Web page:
Over a year ago, Nick Cohen wrote a piece for The Guardian saying football fans should be asking hard questions about the money behind leading clubs and, on Human Rights Day, those questions still need asking.

LONDON - OCTOBER 5: Manager Arsene Wenger of Arsenal poses outside Arsenal Football Club's new Emirates Stadium development at Ashburton Grove on October 5, 2004 in London. Arsenal have just announced the stadium will be called the Emirates Stadium for the next fifteen years after signing a new sponsorship deal with Emirates. (Photo by Paul Gilham/Getty Images)
LONDON – OCTOBER 5: Manager Arsene Wenger of Arsenal poses outside Arsenal Football Club’s new Emirates Stadium development at Ashburton Grove on October 5, 2004 in London. Arsenal have just announced the stadium will be called the Emirates Stadium for the next fifteen years after signing a new sponsorship deal with Emirates. (Photo by Paul Gilham/Getty Images)

Human Rights day is celebrated on the 10 December every year, “the day the United Nations General Assembly adopted, in 1948, the Universal Declaration of Human Rights (UDHR): a milestone document proclaiming the inalienable rights which everyone is inherently entitled to as a human being regardless of race, colour, religion, sex, language, political or other opinion, national or social origin, property, birth or other status.”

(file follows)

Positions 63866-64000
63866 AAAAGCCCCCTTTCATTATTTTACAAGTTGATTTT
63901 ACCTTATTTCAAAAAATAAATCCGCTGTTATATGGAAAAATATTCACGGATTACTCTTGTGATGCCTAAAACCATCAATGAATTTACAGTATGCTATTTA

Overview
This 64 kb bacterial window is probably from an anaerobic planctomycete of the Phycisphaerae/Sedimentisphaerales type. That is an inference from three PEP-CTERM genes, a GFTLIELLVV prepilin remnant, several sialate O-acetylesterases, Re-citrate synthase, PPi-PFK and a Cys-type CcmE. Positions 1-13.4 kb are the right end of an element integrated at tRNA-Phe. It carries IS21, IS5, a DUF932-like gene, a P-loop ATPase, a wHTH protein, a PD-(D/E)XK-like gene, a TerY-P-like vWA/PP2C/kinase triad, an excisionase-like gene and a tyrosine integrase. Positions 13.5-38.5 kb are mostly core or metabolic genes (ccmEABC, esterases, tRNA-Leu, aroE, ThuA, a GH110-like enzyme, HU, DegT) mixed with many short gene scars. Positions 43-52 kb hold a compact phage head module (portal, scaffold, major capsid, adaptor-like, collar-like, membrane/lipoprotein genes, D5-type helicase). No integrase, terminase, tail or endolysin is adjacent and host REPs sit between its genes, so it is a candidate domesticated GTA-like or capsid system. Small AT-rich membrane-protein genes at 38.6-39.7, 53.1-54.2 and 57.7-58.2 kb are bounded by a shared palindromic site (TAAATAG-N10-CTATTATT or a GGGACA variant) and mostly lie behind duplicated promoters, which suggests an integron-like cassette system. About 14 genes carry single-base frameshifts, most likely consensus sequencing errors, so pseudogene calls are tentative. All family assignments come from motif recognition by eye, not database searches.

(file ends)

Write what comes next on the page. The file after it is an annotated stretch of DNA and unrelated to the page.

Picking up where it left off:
With everything happening at Arsenal involving their on-the-pitch performances and off-the-pitch drama and intrigue, it is easy to lose sight of the fact that football is only a game.

But the money flowing into it comes with very real consequences for people we like to keep out of mind as well as out of sight.